Are we over-investing in desalination?

THE AUSTRALIAN Productivity Commission has published a draft report titled Australia’s Urban Water Sector, finding reforms can be made to current approaches to water management.

According to the draft report, government response to severe low water availability has been to implement prolonged and severe water restrictions, and invest a lot in desalination.

This, according to the report, was an over-investment, since less focus on desalination and using non-desalination sources could have equally assured supply of water.

As a result, money has been lost, with water restrictions effectively slashing consumption, but also the value associated with consumption.

Desalination kerfuffle

The report estimates the decision to invest in desalination as opposed to lower-cost alternatives will cost Melbourne and Perth consumers and community $3.1 to $4.2 billion over 20 years, depending on modelling assumptions.

Source: Flickr/Lance Cheung

It pointed to the possible risk that desalination plants may be built but not used, citing the example of Santa Barbara, California, which built a desalination plant during a 1991 drought. The drought ended before the plant was on-line, and the plant was mothballed after construction.

Writing for The Conversation, Paul Willis, who is a research fellow at the Monash Sustainability Institute at Monash University, was critical of the report, which he contends prioritised economic factors over sustainability or conservation.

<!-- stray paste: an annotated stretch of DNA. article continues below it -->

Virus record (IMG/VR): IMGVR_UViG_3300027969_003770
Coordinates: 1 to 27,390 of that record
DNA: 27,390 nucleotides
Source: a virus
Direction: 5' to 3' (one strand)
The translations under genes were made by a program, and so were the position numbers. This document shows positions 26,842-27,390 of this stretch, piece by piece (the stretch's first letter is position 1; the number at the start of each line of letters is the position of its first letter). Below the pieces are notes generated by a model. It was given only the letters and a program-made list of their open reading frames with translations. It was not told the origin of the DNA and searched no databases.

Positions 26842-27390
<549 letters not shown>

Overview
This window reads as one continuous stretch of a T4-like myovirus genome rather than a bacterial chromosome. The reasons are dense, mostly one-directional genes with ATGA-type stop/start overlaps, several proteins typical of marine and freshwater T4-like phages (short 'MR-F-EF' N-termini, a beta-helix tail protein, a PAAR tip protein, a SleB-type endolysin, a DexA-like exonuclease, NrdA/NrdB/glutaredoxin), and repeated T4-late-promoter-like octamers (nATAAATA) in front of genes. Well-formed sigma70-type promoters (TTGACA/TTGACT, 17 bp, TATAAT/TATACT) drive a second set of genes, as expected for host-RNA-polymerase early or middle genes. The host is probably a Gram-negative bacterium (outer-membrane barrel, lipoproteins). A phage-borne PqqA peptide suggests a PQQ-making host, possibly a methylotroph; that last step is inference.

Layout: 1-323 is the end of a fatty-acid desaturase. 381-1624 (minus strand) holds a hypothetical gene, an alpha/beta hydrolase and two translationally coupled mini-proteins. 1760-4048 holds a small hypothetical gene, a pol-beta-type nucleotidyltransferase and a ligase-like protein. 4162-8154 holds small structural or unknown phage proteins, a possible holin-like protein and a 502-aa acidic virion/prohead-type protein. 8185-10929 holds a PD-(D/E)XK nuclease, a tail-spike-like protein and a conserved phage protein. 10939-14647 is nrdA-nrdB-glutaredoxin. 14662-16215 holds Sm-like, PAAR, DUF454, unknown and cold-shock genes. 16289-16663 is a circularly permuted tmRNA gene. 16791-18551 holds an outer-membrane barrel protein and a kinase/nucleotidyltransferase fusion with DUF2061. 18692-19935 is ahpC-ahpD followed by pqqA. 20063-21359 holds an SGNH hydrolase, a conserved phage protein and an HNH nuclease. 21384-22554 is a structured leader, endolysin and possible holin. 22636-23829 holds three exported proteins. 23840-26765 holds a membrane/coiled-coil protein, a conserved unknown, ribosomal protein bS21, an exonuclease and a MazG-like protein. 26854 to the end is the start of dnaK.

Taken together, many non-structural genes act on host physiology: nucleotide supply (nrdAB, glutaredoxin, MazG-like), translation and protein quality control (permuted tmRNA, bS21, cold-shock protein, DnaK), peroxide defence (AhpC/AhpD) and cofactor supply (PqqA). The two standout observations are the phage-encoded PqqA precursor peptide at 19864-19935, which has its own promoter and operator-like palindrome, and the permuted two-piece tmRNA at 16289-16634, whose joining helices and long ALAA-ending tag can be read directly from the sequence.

According to Willis, water restrictions and other conservation measures were “programs that effectively stopped Melbourne from running out of water during the recent drought.”

He also pointed out that conservation of water used in showers is on par if not more important than trying to limit desalination from a sustainability point of view, since “the energy used to heat water in the average domestic hot water unit is about ten times the energy used to desalinate the same volume of water.”

The alternative approaches

An alternative suggested by the report, which it points out has been ruled out by governments due to uninformed opposition by communities, is indirect potable use of recycled water.

Source: Flickr/tanakawho

The National Water Commission has stated there are no public health barriers to the indirect potable use of recycled water, and the approach is used overseas.

The reported suggested community and decision makers need to be much better informed about the costs, benefits and risks of the various approaches to water consumers, in order to ensure the best choices are made.

Other alternatives include urban-rural trade and aquifers, which were overlooked in favour of large investments in desalination.

Willis agreed on this point, writing that “the Commission’s critique of one-size-fits-all approaches to water management opens the way for a greater diversity of water supply, disposal and re-use systems.”

However, he contended that the Productivity Commission needs to think beyond water delivery and look at the other benefits of water conservation measures, water sensitive urban design and local water solutions, such as energy savings and waterway protection.

Send this to a friend